And don't forget, Captain Smith and his happy band were very well aware of the presence of icebergs, when they could expect to be in the region of the reported ice, and even gave the lookouts special instructions to be on the lookout for growlers and bergy bits.

What went so badly wrong was that they overestimated their ability to see and avoid ice.

As to what they would have done and what would have happened in the here and now, I think it's pretty much understood that it would have played out differently for reasons we've both gone over. What we need to remember before we go too far down that rabbit hole on "what would have been done now" is that this is 1912, not 2012 we're talking about.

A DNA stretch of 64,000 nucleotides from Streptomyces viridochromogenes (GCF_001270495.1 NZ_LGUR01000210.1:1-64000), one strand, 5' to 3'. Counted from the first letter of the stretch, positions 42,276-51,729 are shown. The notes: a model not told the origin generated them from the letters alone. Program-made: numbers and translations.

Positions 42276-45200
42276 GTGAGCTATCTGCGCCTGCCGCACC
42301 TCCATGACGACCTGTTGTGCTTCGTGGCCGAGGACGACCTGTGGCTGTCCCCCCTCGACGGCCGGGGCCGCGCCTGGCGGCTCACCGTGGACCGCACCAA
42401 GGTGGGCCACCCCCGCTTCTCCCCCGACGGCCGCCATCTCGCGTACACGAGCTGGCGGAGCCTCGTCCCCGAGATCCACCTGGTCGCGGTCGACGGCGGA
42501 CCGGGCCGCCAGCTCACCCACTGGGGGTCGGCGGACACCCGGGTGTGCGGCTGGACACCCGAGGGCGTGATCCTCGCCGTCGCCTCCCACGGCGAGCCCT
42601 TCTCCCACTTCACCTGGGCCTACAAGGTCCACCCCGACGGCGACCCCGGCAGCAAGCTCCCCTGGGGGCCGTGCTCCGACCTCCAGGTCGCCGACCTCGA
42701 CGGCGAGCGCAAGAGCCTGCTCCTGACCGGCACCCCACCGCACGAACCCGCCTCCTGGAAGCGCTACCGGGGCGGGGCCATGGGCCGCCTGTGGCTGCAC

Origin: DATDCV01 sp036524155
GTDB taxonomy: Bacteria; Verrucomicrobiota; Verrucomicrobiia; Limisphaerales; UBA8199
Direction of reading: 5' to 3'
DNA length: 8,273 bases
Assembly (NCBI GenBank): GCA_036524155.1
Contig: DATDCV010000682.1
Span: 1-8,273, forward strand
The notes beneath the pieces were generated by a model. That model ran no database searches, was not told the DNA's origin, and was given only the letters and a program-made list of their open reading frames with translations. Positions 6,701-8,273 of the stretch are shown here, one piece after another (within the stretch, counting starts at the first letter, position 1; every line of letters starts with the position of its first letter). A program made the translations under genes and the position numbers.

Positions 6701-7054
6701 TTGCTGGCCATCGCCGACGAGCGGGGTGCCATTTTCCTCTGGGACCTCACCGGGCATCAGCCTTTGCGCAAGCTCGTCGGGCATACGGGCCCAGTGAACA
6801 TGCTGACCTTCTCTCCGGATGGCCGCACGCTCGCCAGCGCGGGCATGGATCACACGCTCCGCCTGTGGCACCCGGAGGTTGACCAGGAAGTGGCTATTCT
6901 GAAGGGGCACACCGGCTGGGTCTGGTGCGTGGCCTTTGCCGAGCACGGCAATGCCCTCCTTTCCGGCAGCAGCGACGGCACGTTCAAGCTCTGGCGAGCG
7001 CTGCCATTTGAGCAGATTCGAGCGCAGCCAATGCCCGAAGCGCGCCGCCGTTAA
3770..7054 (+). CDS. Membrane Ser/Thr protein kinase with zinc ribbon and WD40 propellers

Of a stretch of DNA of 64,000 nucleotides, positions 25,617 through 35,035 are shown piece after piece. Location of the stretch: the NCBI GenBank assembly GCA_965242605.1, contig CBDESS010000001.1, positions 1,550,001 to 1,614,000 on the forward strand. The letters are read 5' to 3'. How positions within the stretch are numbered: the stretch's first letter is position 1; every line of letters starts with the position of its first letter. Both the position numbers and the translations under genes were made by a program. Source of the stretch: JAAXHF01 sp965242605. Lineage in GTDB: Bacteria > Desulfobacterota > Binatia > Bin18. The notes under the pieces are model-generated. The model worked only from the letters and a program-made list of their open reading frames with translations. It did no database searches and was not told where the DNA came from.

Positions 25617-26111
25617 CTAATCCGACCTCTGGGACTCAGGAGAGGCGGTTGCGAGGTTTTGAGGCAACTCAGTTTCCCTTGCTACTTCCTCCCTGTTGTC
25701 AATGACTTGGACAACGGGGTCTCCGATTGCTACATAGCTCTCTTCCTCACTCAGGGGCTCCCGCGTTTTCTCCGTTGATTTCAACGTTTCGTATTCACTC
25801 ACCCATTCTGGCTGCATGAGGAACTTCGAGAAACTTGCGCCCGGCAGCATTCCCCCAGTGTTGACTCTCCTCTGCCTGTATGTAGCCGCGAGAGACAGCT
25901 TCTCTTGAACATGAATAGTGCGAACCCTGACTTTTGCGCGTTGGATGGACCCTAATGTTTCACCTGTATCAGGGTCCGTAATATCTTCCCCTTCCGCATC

Beware anachronism. What counts is what they did back then.
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Nov 14, 2005
They didn't!
Well then E.T has steered me wrong over the years.
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Nov 14, 2005
Well then E.T has steered me wrong over the years.
Ok. I went and read thru a bunch of the threads on this and others. The one thing I agree on is that nobody seems to agree about it. I should have said delaying the turn at the corner to take them further south. But there is not much agreement on that either. But this has been beaten to death over the years. So I will concede that all the articles that I've read over the years saying Titanic altered course further south could be wrong. Maybe, kind of, sort of....:confused:.